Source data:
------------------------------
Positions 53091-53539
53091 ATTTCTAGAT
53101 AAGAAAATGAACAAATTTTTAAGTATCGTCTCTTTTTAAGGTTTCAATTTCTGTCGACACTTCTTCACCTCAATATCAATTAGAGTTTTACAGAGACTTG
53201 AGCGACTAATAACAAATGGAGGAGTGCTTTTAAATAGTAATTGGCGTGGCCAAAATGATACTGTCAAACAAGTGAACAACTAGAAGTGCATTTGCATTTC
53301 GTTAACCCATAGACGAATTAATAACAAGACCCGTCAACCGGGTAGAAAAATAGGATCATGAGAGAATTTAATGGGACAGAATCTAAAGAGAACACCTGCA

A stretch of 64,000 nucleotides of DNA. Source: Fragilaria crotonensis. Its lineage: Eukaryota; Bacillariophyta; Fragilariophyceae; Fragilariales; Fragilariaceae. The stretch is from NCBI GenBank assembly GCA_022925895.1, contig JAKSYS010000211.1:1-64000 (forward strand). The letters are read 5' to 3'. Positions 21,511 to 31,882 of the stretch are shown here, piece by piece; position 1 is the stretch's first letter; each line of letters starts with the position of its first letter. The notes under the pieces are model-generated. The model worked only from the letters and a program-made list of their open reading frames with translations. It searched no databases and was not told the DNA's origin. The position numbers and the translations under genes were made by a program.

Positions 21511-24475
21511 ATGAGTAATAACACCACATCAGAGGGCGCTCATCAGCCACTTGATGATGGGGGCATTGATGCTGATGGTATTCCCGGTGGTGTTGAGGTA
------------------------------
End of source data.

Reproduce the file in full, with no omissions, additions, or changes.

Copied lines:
Positions 53091-53539
53091 ATTTCTAGAT
53101 AAGAAAATGAACAAATTTTTAAGTATCGTCTCTTTTTAAGGTTTCAATTTCTGTCGACACTTCTTCACCTCAATATCAATTAGAGTTTTACAGAGACTTG
53201 AGCGACTAATAACAAATGGAGGAGTGCTTTTAAATAGTAATTGGCGTGGCCAAAATGATACTGTCAAACAAGTGAACAACTAGAAGTGCATTTGCATTTC
53301 GTTAACCCATAGACGAATTAATAACAAGACCCGTCAACCGGGTAGAAAAATAGGATCATGAGAGAATTTAATGGGACAGAATCTAAAGAGAACACCTGCA

A stretch of 64,000 nucleotides of DNA. Source: Fragilaria crotonensis. Its lineage: Eukaryota; Bacillariophyta; Fragilariophyceae; Fragilariales; Fragilariaceae. The stretch is from NCBI GenBank assembly GCA_022925895.1, contig JAKSYS010000211.1:1-64000 (forward strand). The letters are read 5' to 3'. Positions 21,511 to 31,882 of the stretch are shown here, piece by piece; position 1 is the stretch's first letter; each line of letters starts with the position of its first letter. The notes under the pieces are model-generated. The model worked only from the letters and a program-made list of their open reading frames with translations. It searched no databases and was not told the DNA's origin. The position numbers and the translations under genes were made by a program.

Positions 21511-24475
21511 ATGAGTAATAACACCACATCAGAGGGCGCTCATCAGCCACTTGATGATGGGGGCATTGATGCTGATGGTATTCCCGGTGGTGTTGAGGTA